Tuesday, March 20, 2012

Transmedia and Screenwriting

Last week, I attended the world premiere screening of Tom Hanks’ upcoming webisode series Electric City at South By Southwest.  The first 10 episodes were presented of this series which follows a group of resistance fighters in a dystopian society where resources and communication are controlled.  Tom Hanks chose to tell this story in the webisode format because he felt the commercial constraints of movies and television wouldn’t allow him to tell this type of story.  In an age of pre-branded content, sequels, and remakes, it has been increasingly difficult for original feature film content to be produced (apparently even for Mr. Hanks).  More filmmakers are now focusing their attention to more cost-effective outlets to present their original material especially with media becoming increasingly more sophisticated and accessible.  So what does this mean for the future of storytelling?  Transmedia isn’t anything new but it is definitely something screenwriters should pay attention to.

 What is transmedia?  In 2010, the Producers Guild of America officially sanctioned the title “Transmedia Producer”.and defined transmedia as “a narrative that consists of three (or more) storylines existing within the same fictional universe on any of the following platforms: Film, Television, Short Film, Broadband, Publishing, Comics, Animation, Mobile, Special Venues, DVD/Blu-Ray/CD-Rom, Narrative Commercial and Marketing rollouts, and other technologies that may or may not currently exist.”  The landscape for storytelling has changed and now screenwriters may feel increased pressured to write stories that present greater marketing potential across different media platforms.  The debate over “artistic integrity” vs. “marketing potential” between writers and producers has always existed.  It may seem that transmedia further complicates this situation but for the savvy screenwriter, it doesn’t have to.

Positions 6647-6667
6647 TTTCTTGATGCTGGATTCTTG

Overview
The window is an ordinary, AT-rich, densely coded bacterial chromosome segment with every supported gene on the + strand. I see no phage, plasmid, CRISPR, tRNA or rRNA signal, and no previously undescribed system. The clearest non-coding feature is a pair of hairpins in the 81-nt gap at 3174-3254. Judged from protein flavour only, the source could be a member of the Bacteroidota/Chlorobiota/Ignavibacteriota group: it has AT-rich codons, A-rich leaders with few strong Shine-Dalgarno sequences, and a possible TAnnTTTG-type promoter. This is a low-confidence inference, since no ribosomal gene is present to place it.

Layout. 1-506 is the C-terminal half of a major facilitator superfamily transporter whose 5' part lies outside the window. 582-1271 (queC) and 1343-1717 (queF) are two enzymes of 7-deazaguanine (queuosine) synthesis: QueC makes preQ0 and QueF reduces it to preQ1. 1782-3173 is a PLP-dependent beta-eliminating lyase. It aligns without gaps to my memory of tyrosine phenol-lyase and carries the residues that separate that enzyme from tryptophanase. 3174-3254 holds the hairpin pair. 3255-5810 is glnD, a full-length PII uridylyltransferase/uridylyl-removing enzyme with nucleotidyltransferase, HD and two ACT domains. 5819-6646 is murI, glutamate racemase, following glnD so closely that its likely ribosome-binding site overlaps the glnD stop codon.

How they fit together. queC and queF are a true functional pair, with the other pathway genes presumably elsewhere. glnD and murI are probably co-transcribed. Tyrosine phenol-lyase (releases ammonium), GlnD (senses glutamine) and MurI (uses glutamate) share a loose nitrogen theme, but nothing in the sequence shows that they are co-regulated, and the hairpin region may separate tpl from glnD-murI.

Writers don’t have to sacrifice the artistic integrity of their work but they should still think about the bigger picture and ask themselves: “Are the characters and world of my story developed enough to present further possibilities?”  Screenwriting is just one form of creative expression that can be extended to other forms (i.e. a novel, graphic novel, webisode series, stage play, etc).  Every character has a back story.  Every storyline has a prologue and epilogue.  These are already inherent to a well-developed story and can be used as a basis for developing further promotional material.  This is why all writers should save all treatments, character analyses, outlines, and early versions of their script to comb through for additional material to use.  Writers should not think about how their story can be profitable (i.e. sequels, product placements, toy lines, etc.) but they should think about how various forms of media can further enhance the experience of the story.  If writers can focus on telling a quality story while being mindful of its possibilities, the outcome could present great rewards.  Obviously, not every writer/filmmaker needs to follow the transmedia model but it is definitely something to consider as the landscape of the industry continues to change. 

--Matt Dy, Screenplay & Teleplay Competition Director

No comments: